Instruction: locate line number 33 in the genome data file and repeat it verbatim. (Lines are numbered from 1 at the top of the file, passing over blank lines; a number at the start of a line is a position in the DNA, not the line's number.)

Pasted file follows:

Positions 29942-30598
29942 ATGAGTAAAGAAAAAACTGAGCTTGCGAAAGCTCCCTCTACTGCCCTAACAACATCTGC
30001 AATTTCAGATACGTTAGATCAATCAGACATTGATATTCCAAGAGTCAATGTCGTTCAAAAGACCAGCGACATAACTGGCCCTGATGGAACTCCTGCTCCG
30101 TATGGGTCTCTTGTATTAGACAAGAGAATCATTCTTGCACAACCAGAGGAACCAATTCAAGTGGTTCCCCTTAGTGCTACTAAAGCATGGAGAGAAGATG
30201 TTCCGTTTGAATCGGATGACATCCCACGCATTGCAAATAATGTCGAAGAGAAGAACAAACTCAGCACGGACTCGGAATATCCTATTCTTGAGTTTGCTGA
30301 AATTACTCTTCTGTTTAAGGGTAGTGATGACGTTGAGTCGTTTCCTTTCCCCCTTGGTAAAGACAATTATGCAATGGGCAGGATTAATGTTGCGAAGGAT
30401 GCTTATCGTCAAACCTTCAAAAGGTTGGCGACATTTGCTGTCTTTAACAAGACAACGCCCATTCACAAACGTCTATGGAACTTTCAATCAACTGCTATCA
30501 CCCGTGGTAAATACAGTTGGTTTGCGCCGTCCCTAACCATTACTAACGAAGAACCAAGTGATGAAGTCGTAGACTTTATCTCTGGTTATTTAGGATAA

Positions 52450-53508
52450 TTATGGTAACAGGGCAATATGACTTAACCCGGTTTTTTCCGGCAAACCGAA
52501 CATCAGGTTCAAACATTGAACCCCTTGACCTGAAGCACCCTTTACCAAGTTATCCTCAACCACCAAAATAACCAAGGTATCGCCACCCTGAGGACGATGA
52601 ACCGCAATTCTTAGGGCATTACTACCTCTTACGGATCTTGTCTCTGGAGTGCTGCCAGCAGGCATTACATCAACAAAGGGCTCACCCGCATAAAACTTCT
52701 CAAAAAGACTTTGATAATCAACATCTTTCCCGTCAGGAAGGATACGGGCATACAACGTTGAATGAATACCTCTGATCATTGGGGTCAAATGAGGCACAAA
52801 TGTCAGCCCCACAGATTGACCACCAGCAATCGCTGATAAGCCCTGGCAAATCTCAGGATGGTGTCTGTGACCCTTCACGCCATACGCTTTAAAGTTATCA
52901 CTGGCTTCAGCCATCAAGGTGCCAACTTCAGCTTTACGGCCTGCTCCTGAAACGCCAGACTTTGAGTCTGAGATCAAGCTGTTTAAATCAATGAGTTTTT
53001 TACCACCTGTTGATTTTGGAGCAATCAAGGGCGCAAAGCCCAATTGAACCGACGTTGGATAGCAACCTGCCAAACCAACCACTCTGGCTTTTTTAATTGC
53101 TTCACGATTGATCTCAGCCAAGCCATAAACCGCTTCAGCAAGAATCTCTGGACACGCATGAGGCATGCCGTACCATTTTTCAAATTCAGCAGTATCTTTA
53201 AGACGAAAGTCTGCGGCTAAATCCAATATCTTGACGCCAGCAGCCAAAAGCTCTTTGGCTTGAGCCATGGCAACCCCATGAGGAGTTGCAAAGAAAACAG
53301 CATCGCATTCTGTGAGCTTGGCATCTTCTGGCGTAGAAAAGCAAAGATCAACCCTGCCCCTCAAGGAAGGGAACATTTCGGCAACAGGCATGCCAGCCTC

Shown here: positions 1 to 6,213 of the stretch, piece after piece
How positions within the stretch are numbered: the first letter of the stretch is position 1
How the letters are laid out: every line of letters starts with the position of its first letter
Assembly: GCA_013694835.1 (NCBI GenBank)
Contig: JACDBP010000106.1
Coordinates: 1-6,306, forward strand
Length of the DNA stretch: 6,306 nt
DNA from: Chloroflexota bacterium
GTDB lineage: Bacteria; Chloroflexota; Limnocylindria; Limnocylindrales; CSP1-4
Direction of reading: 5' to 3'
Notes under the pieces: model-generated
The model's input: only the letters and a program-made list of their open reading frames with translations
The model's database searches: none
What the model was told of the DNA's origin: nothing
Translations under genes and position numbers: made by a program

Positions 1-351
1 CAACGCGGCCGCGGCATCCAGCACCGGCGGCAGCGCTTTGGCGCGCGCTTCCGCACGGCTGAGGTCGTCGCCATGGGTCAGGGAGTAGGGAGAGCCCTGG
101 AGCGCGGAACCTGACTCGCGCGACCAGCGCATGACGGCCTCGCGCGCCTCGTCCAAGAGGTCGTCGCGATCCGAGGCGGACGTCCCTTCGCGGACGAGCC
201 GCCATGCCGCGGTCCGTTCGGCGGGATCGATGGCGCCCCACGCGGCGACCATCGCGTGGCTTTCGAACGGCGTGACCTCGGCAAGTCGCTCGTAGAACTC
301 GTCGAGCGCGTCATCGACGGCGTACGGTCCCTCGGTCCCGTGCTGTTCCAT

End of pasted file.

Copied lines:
What the model was told of the DNA's origin: nothing